By Jody Kent Lavy
July 8, 2014
Early one morning a few weeks ago, the Campaign for the Fair Sentencing of Youth team boarded a bus to New York for a re-sentencing hearing for a young man who was sentenced as a child to mandatory life without parole.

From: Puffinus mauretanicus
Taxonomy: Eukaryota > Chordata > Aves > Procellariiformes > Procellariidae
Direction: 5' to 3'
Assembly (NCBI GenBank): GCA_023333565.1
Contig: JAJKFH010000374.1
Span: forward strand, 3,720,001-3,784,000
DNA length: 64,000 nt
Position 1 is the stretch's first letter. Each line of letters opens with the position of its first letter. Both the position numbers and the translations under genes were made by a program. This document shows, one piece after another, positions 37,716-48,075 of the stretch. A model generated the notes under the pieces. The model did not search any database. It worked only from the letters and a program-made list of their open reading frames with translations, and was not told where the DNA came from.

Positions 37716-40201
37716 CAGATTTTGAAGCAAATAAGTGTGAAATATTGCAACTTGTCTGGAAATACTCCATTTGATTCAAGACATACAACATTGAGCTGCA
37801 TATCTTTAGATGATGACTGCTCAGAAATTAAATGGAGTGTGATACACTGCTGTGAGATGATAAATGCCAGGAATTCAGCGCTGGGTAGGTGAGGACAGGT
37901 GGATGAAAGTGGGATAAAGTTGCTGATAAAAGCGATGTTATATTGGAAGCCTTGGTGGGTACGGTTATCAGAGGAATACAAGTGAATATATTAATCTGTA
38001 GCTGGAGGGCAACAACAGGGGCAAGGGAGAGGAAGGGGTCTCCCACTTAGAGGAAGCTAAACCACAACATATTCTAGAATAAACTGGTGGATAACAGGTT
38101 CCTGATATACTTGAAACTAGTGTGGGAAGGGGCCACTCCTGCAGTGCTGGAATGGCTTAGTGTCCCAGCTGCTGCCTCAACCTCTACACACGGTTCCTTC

Angel was sentenced after he was charged and convicted in federal court for his role in a gang-related homicide after he, at age 15, rode his bike around the block as the lookout outside the home of a man who became the victim in an execution-style killing. Two years after the Supreme Court’s landmark decision in Miller v. Alabama, which found that it is unconstitutional to impose automatic life-without-parole sentences on children, I find myself reflecting on the hearing as a poignant illustration of where we are in this movement to establish fair sentencing for children.